What made Jesus’ resurrection so unique? What set it apart from the resurrection of Lazarus and the son of the widow of Nain? You see when Lazarus and the widow’s son were brought back to life they eventually died again but not so with Jesus. After his resurrection from the dead he never dies. He lives on forever. He has conquered the great leveler. Death has a way of leveling the playing field for all. It is an inevitable end for all men. It is the price we pay for sin in the human race. But Jesus the Son of God, the one who claimed to be one with God beat the great leveler. His resurrection vindicated his claim. He was no ordinary man, He was God. And that’s why Thomas exclaimed My Lord and My God. The man they had been following was God in the flesh. The word Lord means master and legitimate owner. He is the owner of the universe. The one to whom we are all accountable and the one before whom we would all stand one day to be judged. In his miracles he showed he was Lord of matter. He who made water could change its molecular structure to make wine. He who made the eyes could restore sight to it. He who made the feet could give strength to lame and he from whom all life came could conquer the grave and death. He is the son of God in power!!!

But how does the deity of Jesus Christ affect my salvation? To put it another way, how important is Jesus being God to the message of the gospel?

First it shows the immense love that God has for us. For God, maker of the universe and owner of all things to condescend to our level to pay the price for sin is the greatest show of love. And now he calls us his sons (think about it again).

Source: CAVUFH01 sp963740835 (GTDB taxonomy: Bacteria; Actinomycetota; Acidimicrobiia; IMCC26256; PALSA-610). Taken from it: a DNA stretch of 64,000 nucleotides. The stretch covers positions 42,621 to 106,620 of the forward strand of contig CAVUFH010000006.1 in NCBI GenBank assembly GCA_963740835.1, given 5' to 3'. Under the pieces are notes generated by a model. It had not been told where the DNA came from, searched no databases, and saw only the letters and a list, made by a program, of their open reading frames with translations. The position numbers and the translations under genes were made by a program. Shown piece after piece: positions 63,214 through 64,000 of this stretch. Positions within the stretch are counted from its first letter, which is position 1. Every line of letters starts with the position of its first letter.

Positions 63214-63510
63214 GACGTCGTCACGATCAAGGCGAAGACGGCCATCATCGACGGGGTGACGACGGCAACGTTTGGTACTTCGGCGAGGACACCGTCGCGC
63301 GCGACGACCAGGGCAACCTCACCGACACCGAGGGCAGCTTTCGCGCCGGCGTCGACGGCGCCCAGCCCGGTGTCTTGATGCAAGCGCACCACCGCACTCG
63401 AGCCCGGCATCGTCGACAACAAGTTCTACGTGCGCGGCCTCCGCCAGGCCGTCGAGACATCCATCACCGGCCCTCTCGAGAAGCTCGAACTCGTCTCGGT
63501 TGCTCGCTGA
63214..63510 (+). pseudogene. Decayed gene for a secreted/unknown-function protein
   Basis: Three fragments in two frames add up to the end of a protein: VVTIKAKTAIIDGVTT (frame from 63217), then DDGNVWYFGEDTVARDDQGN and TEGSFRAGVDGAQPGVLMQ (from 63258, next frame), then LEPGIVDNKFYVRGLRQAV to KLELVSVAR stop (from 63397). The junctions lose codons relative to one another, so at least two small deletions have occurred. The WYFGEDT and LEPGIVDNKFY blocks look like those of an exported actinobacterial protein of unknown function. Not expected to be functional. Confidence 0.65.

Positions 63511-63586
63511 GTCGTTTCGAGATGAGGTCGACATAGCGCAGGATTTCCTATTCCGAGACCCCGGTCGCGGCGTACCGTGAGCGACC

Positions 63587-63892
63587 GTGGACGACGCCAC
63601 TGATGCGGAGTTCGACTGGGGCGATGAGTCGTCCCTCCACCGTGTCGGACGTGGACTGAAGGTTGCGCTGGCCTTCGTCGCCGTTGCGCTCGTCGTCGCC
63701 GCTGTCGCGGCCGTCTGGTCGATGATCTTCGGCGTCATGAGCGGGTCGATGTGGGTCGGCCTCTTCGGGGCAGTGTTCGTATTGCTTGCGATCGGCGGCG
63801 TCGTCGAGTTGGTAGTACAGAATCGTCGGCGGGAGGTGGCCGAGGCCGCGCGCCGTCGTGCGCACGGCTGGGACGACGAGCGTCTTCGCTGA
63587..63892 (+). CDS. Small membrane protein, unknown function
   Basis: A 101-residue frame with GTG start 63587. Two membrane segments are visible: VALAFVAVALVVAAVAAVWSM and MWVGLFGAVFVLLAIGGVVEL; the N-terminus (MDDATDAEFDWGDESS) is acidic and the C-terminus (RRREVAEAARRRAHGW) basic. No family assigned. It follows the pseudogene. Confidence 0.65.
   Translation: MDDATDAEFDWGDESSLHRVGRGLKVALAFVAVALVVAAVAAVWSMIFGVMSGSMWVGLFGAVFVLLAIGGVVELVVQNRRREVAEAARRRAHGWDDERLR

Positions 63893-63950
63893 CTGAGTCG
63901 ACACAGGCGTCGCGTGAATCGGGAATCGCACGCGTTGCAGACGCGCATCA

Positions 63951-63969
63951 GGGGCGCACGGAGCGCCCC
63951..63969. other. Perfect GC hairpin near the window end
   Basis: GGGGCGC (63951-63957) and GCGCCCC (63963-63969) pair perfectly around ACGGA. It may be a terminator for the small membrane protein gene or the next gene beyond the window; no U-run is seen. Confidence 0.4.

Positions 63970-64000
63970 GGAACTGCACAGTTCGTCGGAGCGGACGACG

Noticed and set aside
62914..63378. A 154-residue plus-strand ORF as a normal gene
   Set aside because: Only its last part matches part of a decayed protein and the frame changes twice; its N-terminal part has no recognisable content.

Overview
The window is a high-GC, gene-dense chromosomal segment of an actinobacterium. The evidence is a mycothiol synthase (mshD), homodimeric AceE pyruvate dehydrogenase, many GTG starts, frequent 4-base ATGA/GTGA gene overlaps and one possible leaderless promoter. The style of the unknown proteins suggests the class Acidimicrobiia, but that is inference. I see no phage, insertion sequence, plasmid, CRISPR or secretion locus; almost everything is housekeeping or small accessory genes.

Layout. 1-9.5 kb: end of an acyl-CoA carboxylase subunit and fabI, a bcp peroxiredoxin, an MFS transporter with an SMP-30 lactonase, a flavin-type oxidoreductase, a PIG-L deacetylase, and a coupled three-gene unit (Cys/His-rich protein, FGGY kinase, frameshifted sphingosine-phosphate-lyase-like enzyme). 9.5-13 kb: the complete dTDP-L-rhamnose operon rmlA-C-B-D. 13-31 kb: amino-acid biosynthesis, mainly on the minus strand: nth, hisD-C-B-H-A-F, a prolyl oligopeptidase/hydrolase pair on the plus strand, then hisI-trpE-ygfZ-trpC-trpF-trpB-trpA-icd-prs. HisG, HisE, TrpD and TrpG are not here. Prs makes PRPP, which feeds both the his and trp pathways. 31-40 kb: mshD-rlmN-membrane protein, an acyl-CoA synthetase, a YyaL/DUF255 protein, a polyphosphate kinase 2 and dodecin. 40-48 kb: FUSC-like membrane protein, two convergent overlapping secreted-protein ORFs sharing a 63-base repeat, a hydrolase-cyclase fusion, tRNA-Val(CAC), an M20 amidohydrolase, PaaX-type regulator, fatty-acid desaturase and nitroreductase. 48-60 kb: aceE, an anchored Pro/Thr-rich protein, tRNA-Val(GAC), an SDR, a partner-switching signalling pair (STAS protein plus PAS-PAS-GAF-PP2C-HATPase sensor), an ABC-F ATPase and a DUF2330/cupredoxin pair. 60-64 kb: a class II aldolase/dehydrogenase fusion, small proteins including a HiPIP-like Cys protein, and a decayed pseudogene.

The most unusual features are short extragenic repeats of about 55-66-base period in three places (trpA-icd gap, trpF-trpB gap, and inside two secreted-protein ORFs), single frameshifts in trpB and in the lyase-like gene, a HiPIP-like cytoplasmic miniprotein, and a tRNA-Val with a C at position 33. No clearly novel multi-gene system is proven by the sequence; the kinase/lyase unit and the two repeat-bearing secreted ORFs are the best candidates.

Secondly Jesus being God, means his sacrifice carries eternal value. To get this point across let me borrow the words of one famous theologian, Dr. Paul Enns.

“An attack on the deity of Jesus Christ is an attack on the bedrock of Christianity. At the heart of orthodox belief is the recognition that Christ died a substitutionary death to provide salvation for a lost humanity. If Jesus were only a man He could not have died to save the world, but because of His deity, His death had infinite value whereby He could die for the entire world”.

Today we present to you Jesus Christ; the promised seed of the woman, the hope of the prophets, the royal seed of David and The son of God in power. The one who paid the price for humanity’s sin and calls us to faith and obedience in his name so he may grant us life and show us what it truly means to be human.

If you’ve read this series and want to commit to a lifelong journey with Jesus but do not know where to begin, we ask that you contact us through our website or any of our social media pages and we have a team of counselors to lead you and help you make this all important step.

Thank you and God bless you for reading.

Timothy Project

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2 thoughts on “THE GOSPEL – The Son of God in Power

  1. Very deep message .Reading this has really given me more information to defend myself of an argument I had with someone on why Jesus Christ the same as God.Thank you.